• You also can check by cutting a small slice into your meat with a thin knife.
     
  • If you have an instant-read thermometer, the internal temperature for rare steak is 125 to 130 degrees, medium-rare is 130 to 140 degrees, medium is 140 to 150 degrees, and well done is 165 degrees.

 

 

Beef Defined : Beef, the meat of an adult (over 1 year) bovine, wasn't always as popular as it is today. America has had cattle since the mid-1500s, but most immigrants preferred either pork or chicken. Shortages of those two meats during the Civil War, however, suddenly made beef attractive and very much in demand. Today's beef comes from cows (females that have borne at least one calf), steers (males castrated when very young), heifers (females that have never borne a calf) and bulls under 2 years old. Baby beef is the lean, tender but not too flavorful meat of a 7- to 10-month-old calf.

Meat packers can request and pay for their meat to be graded by the U.S. Department of Agriculture (USDA). The grading is based on three factors: conformation (the proportion of meat to bone), finish (proportion of fat to lean) and overall quality. Beginning with the best quality, the eight USDA grades for beef are Prime, Choice, Select, Standard, Commercial, Utility, Cutter and Canner. The meat's grade is stamped within a purple shield (a harmless vegetable dye is used for the ink) at regular intervals on the outside of each carcass. USDA Prime and the last three grades are rarely seen in retail outlets. Prime is usually reserved for fine restaurants and specialty butcher shops; the lower-quality grades are generally only used for sausages and in cured and canned meats. Ideally, beef is at its best--both in flavor and texture--at 18 to 24 months. The meat at that age is an even rosy-red color. If the animal is over 2 1/2 years old it is usually classified as "well-matured beef" and, though more full-flavored, the meat begins to toughen and darken to a purplish red. Slow, moist-heat cooking, however, will make it perfectly delicious.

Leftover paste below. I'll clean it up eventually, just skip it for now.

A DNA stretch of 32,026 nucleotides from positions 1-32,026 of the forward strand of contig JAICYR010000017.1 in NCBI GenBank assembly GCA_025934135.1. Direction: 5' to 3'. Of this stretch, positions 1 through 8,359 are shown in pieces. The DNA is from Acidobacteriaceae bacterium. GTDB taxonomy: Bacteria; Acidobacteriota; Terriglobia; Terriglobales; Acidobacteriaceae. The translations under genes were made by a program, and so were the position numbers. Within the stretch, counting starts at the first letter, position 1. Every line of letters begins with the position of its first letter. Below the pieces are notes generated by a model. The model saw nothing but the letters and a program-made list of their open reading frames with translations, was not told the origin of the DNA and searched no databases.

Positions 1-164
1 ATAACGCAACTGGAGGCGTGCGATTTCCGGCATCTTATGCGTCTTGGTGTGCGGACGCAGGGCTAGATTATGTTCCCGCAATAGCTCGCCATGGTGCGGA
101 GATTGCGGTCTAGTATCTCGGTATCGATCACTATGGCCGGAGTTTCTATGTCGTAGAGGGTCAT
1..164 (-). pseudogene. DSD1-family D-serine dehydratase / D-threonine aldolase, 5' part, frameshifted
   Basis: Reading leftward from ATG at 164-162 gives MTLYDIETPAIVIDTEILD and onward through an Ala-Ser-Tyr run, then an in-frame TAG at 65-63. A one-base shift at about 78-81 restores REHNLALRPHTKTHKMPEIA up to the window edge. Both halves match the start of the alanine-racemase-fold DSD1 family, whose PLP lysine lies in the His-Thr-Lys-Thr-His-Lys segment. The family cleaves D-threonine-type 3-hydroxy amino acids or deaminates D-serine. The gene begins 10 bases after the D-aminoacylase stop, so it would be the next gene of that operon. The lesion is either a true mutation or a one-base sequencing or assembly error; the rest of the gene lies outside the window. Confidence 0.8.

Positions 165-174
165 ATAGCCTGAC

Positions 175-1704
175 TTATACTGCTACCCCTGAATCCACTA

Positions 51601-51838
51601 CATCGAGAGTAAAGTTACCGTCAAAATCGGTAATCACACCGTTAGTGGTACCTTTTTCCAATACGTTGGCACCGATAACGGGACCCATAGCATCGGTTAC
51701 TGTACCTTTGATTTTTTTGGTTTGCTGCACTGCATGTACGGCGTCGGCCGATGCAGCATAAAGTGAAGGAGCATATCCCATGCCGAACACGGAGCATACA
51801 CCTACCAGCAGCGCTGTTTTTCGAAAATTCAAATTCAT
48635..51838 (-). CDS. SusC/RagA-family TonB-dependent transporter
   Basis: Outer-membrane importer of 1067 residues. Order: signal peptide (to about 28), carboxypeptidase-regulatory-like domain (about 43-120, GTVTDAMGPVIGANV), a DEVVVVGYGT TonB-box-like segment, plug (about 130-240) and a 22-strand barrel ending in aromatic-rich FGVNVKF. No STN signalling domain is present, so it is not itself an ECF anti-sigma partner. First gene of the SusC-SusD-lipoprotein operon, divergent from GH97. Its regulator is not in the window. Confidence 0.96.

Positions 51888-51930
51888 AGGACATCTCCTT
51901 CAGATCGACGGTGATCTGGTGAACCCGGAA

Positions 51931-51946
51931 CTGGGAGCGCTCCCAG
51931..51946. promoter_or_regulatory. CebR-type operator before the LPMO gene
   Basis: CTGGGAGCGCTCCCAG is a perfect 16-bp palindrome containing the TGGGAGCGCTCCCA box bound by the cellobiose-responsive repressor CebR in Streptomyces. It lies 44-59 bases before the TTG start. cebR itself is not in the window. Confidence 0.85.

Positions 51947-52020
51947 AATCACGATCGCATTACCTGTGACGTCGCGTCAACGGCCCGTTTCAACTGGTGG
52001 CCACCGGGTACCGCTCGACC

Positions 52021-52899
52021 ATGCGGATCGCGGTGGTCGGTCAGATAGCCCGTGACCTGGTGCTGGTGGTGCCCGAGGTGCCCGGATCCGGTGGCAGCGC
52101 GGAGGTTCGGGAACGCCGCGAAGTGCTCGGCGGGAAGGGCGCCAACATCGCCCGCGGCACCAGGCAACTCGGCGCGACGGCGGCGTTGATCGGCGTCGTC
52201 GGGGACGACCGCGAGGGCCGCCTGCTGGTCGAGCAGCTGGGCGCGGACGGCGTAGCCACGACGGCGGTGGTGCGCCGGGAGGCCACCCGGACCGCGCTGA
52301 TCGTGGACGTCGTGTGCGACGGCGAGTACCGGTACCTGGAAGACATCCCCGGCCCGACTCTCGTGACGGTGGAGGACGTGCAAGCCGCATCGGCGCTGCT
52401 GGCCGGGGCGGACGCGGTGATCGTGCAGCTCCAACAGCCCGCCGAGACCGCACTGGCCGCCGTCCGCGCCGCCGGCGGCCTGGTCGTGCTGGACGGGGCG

To store fresh beef: If the meat will be cooked within 6 hours of purchase, it may be left in its plastic-wrapped package. Otherwise, remove the packaging and either store unwrapped in the refrigerator's meat compartment or wrap loosely with waxed paper and keep in the coldest part of the refrigerator for up to 2 days for ground beef, 3 days for other cuts. The object is to let the air circulate and keep the meat's surface somewhat dry, thereby inhibiting rapid bacterial growth. Cooked meat should be wrapped airtight and stored in the refrigerator. Ground beef can be frozen, wrapped airtight, for up to 3 months, solid cuts up to 6 months.

For questions on beef, call the USDA Meat and Poultry Hotline at 800-535-4555. See also baron; brains; brisket; chuck; club steak; delmonico steak; entrecôte; filet mignon; flanken; flank steak; heart; kidney; kobe beef; liver; london broil; minute steak; new york steak; noisette; porterhouse steak; pot roast; prime rib; rib; rib roast; rib steak; round; shank; shell steak; short loin; short ribs; sirloin; skirt steak; sweetbreads; t-bone steak; tongue; tripe; veal; and Beef Chart.